Saturday, December 31, 2016

"The Princess and the Pee"


One of the biggest corporate players in the travel industry, Princess Cruises ("the worst environmental record in the Alaskan waters"), was busted covering up the deliberate dumping of contaminated waste since 2005. A whistleblower engineer alerted Australian authorities which has resulted in the largest fine ever for such violations.
Of course Princess and other unconscionable businesses will now have friends in high places that will actively seek to dismantle protections for wilderness areas and abolish regulatory agencies such as the EPA.
Gallery of other editorial panels here.

Friday, December 30, 2016

Distilled Nuggets: Annual Retrospective 2017


Wait, what? Has it already been a whole year down the proverbial tubes?
Actually, to flog the metaphor a bit, our awesome landlord installed a septic system in the fall, which promptly froze up at the first subzero snap... so back to the ol' slop-bucket routine. So no, once the icy sphincter clenched itself up there ain't nothing going down any tubes until spring. And besides, the more I think about it, the more I like "greywater" as a much better metaphor for a year's worth of backlogged material.

Sample pages from the 24-hour incoherent weirdness

So once again the fine folks at Ursa Major Distilling are hosting another humble little show by yers truly: approximately one-hundred pieces covering everything from the regular Nuggets feature - both black + white panels and some splendid full-color prints on display as well; a handful of editorial panels (every one of which was rejected for publication); the full 24 Hour Comic from this year; a sampler section scanned from my Fairbanks Sketchers outings; a reprint of the Arctic Science Summit piece; and of course the ever-popular "edits," consisting of not-suitable-for-publication material.

Speaking of retrospective introspective perspectives, a reminder that the Fairbanks Daily News-Miner now has a slate of Nuggets on their on-line Sundays section up again... almost as cool as getting to actually see it in glorious print. Or reading about all the behind-the-scenes trivia here.

"I got yer nip right here buddy"

Sunday, December 25, 2016

Xmas 2016


An odd confluence of timing this year means that since it's Christmas there isn't a newspaper out today, and since it's also a Sunday - no new Nuggets either. But it just so happens to be the one day a week we here at Ink & Snow faithfully execute our duty to bring you a new posting. Meaning, of course, that there's simply no such thing as a holiday (or day off really) for a cartoonist.


As a side-note here, you might notice the inclusion of a cat on the final print version... that's Luna-Bella, who was a member of our household for a month back in November. We adopted her from the local shelter in hopes of providing young Atticus with a buddy. But unfortunately, despite a lot of effort into creating a harmonious coexistence (even trying pheromones to no avail) there was too much friction and fighting, not to mention territorial pissings (literally). There was an age (2 years vs 6) and gender difference, which may have been a major part of the issue.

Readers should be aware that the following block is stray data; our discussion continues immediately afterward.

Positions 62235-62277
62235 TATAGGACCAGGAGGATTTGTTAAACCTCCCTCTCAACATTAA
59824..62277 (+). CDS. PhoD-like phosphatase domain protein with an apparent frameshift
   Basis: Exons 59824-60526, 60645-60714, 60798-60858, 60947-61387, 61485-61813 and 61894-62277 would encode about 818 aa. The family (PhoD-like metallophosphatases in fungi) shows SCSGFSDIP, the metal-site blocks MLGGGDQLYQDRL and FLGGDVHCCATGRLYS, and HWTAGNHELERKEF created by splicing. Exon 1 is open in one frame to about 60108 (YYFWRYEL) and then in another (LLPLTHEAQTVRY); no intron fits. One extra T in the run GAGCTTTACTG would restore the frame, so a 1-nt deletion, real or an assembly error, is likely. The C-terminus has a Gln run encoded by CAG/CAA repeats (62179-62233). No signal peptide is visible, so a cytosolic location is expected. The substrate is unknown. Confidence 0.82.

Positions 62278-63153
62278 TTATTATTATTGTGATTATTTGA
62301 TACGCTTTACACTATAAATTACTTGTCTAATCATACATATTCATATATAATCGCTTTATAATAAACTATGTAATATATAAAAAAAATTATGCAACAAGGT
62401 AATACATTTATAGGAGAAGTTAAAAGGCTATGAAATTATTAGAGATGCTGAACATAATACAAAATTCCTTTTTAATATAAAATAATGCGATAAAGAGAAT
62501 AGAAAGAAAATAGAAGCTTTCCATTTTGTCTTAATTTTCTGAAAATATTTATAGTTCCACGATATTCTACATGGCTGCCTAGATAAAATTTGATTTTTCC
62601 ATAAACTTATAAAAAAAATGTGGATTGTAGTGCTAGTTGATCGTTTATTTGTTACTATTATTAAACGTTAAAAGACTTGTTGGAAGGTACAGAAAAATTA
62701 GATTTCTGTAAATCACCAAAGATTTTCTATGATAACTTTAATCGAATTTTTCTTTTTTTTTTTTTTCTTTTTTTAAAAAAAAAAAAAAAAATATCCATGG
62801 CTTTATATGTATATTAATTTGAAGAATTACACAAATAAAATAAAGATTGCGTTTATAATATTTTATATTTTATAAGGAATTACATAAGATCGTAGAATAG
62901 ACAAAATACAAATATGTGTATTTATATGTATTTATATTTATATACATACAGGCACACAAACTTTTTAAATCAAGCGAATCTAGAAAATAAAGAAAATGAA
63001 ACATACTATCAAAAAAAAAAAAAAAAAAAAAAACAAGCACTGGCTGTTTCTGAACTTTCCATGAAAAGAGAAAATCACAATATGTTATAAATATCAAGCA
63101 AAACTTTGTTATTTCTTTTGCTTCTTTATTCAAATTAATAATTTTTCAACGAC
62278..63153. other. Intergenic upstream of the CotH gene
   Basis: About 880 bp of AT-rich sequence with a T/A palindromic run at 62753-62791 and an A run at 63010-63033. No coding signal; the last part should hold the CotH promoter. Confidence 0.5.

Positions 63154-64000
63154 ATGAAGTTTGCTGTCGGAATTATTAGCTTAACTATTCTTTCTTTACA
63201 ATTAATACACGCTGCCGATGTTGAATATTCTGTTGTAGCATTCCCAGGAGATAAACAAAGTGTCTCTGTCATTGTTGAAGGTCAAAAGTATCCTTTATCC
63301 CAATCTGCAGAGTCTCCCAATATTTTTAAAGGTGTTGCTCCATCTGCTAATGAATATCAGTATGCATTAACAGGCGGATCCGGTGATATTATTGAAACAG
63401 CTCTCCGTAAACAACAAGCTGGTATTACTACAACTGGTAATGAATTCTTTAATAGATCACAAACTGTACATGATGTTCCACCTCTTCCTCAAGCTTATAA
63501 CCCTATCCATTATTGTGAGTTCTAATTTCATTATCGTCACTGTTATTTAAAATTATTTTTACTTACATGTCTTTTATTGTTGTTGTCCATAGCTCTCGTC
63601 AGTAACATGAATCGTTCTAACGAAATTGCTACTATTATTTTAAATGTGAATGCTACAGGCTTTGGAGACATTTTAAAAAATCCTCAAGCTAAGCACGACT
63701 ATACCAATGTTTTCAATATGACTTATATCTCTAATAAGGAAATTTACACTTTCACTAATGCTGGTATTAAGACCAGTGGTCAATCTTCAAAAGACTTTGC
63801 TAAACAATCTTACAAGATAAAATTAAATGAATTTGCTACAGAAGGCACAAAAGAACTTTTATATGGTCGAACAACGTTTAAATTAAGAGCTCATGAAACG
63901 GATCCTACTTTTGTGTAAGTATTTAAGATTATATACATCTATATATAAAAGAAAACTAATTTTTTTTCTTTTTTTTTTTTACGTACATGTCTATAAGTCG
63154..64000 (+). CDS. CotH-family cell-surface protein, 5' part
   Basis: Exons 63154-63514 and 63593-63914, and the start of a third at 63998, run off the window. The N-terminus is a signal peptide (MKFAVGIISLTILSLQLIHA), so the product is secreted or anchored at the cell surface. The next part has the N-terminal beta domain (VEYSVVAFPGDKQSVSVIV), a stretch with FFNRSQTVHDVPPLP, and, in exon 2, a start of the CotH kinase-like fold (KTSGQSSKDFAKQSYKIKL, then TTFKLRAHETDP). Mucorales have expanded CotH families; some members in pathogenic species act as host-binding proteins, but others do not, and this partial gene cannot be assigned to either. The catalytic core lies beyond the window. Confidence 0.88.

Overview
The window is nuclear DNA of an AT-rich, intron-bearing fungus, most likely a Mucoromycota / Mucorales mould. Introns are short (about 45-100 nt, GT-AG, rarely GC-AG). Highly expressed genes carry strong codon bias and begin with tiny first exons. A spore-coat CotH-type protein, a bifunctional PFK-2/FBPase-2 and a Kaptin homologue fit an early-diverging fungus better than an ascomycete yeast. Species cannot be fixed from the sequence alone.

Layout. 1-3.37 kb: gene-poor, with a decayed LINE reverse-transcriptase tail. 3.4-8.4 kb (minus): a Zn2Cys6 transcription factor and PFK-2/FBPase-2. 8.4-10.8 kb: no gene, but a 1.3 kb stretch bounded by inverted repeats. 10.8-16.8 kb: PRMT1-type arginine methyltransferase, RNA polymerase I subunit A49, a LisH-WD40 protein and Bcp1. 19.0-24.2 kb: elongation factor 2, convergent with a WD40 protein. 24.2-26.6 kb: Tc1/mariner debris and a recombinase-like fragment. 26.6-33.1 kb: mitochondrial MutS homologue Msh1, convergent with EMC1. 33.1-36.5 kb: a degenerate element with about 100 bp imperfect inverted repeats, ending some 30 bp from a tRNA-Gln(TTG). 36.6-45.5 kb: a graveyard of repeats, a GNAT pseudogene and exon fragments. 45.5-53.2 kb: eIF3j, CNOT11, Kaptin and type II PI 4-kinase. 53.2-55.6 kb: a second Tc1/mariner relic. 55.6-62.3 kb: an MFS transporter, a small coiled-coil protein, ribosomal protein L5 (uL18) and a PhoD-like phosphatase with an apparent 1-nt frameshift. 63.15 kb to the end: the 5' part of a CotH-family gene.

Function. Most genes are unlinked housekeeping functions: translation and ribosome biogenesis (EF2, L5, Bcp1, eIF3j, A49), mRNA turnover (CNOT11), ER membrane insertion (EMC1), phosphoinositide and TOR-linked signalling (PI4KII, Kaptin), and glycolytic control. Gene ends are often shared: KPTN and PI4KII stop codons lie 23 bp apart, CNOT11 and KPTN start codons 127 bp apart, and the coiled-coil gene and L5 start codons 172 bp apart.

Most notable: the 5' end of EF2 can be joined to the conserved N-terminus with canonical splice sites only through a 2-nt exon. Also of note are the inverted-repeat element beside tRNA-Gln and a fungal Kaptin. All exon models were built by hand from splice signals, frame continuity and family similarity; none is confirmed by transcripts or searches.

Really tore me up to take her back, as after half-a dozen adoptions I'd never had to experience the horrible feeling of failing in providing a forever home. It certainly made it worse that it was the fourth time she made her way back to the pound. I paid the fees forward... and within an hour she was picked up by a newlywed couple without any other animals in the household, which made the guilt somewhat dealable. Though I now know tears flow just as easily at thirty-below.


She was named that in honor of Luna (above), who was an adorable kitten we had scored shortly before... well we never got to even take her home, as during the intermediate step of a routine checkup and neutering at the vet, they discovered she had a rare, incurable and fatal disease known as Feline infectious peritonitis, which I had never even heard of. So that was a sad development, thanks to an unscrupulous breeder in the Delta Junction area who has been behind the recent rise in cases seen by veterinarians in the state. So we're gonna take a break on the heartbreaks for a spell...
Oh nevermind....


Not that there's any shortage whatsoever of kitty cuteness in the cabin, as this little (well, getting bit bigger now) purrball certainly enjoys getting spoiled. So from all our fuzzy hearts here at the cabin, please have a safe + warm holiday season!
 
Creative assistance courtesy Atticus The Omnipresent Editor

PS: Here's a sneak-peek at what will probably get rolled over into next year...


PPS: And of course no family-friendly holiday would ever be truly complete without an added bonus edit panel... CHEERS EVERYBODY!

Saturday, December 24, 2016

Out & About


Happened to glance up at the wall of the local watering hole, and caught sight of a classic. Made complete sense given that it was twenty-below, dark, and at a saloon.

Bank on it: Seen at Denali State Bank

Kinda like wandering around campus and seeing all the cartoons posted to faculty office doors and staff cubicles, I get a real kick outta seeing my work make it's way to displays at reputable establishments around the community.


This semester's field-trip to the Bear Gallery was as insightful and rewarding as ever - we used it as an excuse to experiment with some random association for the vignette assignment (previously posted here, here and here) by warming up with sampled imagery excerpted from the work on display + juxtaposed with edits from the curator's statement (always a wealth of cryptic artsy-fartsy).


And as another semester/year uh, draws to a close it's time for a brand-new sketchbook... which means in turn NEW STICKERS. Hat-tip to Lee Post and Brianna Reagan for the latest hipster accoutrements!